Today I attended the ACSI conference for Honduras schools… and though I was tired toward the end, I left with many new ideas for the classroom.
I’m not going to lie, it’s been a struggle to find ways to be interactive, yet still make it through the psychology curriculum. The longer I am here, the more I’d rather be chatting with these students over coffee instead of staring over furrowed brows at their antics.
I’m no stranger to high school teachers – my mom has been “stuck there” for 20-some years. But, I certainly never realized the struggle between maintaining order and having fun.
If there are teachers out there can give tips, please share!
I’m sorry this post is so short, but I am literally struggling to keep my eyes open.
2 thoughts on “Teacher or Friend?”
Caroline,>I think that struggle between being teacher and friend was the hardest one for me as a young teacher as well. As I look back, time has taught me that the role of ‘friend’ can’t be a goal. You find yourself wanting to be able to sit over coffee and chat, because that is a comfortable role for you. We always revert back to what is in our comfort zone. Being a friend is something you have a lot of experience with and you are good at it. God has put you in a different role now. You are now a teacher, one who inspires and motivates young minds to reach for the stars. It’s hard as a young adult to be put in the role of an authority when you don’t feel much older or wiser than your students, but you are. I think the best classrooms are those where there are high expectations for behavior and learning. Students have the best experiences when they are challenged and see that they can do more than they thought they could. Maintain an atmosphere where students are free to strive and possibly even fail. When that is established you have the freedom to engage students to discuss, form an opinion, collaborate, create and all those other great things that make classes ‘fun’. >God put you in this role because He knows you have what it takes. I am praying for you and excited to see what God does in your life and the lives of your students.>Love you,>Linda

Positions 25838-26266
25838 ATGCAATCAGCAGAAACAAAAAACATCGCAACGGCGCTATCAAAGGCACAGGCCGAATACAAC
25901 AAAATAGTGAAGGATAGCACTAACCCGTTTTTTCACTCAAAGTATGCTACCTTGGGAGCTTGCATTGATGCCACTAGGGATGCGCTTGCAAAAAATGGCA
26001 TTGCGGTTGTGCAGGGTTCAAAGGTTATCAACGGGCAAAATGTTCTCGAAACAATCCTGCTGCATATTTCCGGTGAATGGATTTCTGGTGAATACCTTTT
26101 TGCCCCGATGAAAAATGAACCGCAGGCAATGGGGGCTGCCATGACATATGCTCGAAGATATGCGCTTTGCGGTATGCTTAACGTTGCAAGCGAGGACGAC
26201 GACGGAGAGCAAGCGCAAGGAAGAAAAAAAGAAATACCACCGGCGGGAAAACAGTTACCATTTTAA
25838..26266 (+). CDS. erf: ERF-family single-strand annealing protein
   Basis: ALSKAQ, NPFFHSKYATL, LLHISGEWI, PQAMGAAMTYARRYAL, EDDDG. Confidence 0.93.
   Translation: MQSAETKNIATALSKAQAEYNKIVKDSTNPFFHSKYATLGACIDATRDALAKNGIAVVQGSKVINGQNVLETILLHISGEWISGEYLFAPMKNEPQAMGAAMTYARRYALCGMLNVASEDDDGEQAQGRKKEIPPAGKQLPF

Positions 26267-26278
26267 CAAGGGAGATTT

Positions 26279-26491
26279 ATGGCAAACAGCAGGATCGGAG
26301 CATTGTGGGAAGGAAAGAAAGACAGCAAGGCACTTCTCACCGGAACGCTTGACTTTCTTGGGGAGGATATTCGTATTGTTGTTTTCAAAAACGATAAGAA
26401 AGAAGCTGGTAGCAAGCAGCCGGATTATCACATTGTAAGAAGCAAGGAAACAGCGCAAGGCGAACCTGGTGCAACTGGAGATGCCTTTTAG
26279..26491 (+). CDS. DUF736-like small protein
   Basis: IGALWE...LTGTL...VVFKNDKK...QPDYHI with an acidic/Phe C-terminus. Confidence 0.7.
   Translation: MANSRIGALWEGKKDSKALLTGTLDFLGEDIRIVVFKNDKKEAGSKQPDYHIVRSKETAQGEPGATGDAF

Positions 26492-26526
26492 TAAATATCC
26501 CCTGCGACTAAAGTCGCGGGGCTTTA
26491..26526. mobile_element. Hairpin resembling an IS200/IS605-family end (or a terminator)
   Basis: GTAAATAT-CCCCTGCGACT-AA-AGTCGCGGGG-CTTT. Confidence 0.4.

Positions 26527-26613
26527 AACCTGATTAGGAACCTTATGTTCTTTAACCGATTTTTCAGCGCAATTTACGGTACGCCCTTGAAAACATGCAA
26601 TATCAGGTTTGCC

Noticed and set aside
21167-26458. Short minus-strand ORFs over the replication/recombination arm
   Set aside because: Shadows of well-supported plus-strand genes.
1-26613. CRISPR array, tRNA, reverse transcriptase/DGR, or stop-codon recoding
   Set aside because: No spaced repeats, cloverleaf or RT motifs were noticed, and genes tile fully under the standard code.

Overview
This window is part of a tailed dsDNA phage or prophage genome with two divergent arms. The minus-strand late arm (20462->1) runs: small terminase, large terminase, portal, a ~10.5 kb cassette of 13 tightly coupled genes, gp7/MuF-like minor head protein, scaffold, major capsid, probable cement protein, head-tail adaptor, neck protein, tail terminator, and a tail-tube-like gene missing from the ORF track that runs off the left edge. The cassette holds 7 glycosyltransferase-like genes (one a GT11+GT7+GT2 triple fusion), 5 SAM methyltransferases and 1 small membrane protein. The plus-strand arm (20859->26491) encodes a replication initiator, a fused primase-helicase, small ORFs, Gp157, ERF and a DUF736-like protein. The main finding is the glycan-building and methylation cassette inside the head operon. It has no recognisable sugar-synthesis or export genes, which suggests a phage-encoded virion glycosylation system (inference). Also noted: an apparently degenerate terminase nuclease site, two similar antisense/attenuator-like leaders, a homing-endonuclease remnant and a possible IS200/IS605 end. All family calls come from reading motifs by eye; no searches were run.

Great comments, Linda. Also- the students I have the best relationship with are the ones that I spend time with outside of school- clinics, honor choirs, etc. We get to have great conversations and get to take our relationship beyond that of student/teacher. You will have that with your “hand and feet” kids and maybe some that you counsel. But it’s interesting that those same kids will start to change the dynamic of the classroom, though it takes time. Time will also help the classroom expectation/trust factor which is also huge.